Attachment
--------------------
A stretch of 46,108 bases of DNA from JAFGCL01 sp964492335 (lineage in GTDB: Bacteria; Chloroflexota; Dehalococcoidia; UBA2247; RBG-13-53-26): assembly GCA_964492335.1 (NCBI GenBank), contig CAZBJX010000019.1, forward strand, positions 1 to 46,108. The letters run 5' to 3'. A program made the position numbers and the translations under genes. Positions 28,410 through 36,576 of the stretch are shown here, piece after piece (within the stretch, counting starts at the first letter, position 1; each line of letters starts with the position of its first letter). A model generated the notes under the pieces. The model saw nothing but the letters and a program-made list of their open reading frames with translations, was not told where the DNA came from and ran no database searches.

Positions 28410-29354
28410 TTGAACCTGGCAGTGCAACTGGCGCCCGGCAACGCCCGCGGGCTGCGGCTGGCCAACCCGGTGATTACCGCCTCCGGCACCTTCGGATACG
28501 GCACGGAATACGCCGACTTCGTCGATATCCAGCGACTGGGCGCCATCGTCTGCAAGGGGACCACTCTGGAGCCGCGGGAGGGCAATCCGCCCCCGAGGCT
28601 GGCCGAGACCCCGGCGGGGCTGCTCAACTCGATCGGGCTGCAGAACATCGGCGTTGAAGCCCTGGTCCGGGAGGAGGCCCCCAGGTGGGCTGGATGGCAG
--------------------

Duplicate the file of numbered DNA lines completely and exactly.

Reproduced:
A stretch of 46,108 bases of DNA from JAFGCL01 sp964492335 (lineage in GTDB: Bacteria; Chloroflexota; Dehalococcoidia; UBA2247; RBG-13-53-26): assembly GCA_964492335.1 (NCBI GenBank), contig CAZBJX010000019.1, forward strand, positions 1 to 46,108. The letters run 5' to 3'. A program made the position numbers and the translations under genes. Positions 28,410 through 36,576 of the stretch are shown here, piece after piece (within the stretch, counting starts at the first letter, position 1; each line of letters starts with the position of its first letter). A model generated the notes under the pieces. The model saw nothing but the letters and a program-made list of their open reading frames with translations, was not told where the DNA came from and ran no database searches.

Positions 28410-29354
28410 TTGAACCTGGCAGTGCAACTGGCGCCCGGCAACGCCCGCGGGCTGCGGCTGGCCAACCCGGTGATTACCGCCTCCGGCACCTTCGGATACG
28501 GCACGGAATACGCCGACTTCGTCGATATCCAGCGACTGGGCGCCATCGTCTGCAAGGGGACCACTCTGGAGCCGCGGGAGGGCAATCCGCCCCCGAGGCT
28601 GGCCGAGACCCCGGCGGGGCTGCTCAACTCGATCGGGCTGCAGAACATCGGCGTTGAAGCCCTGGTCCGGGAGGAGGCCCCCAGGTGGGCTGGATGGCAG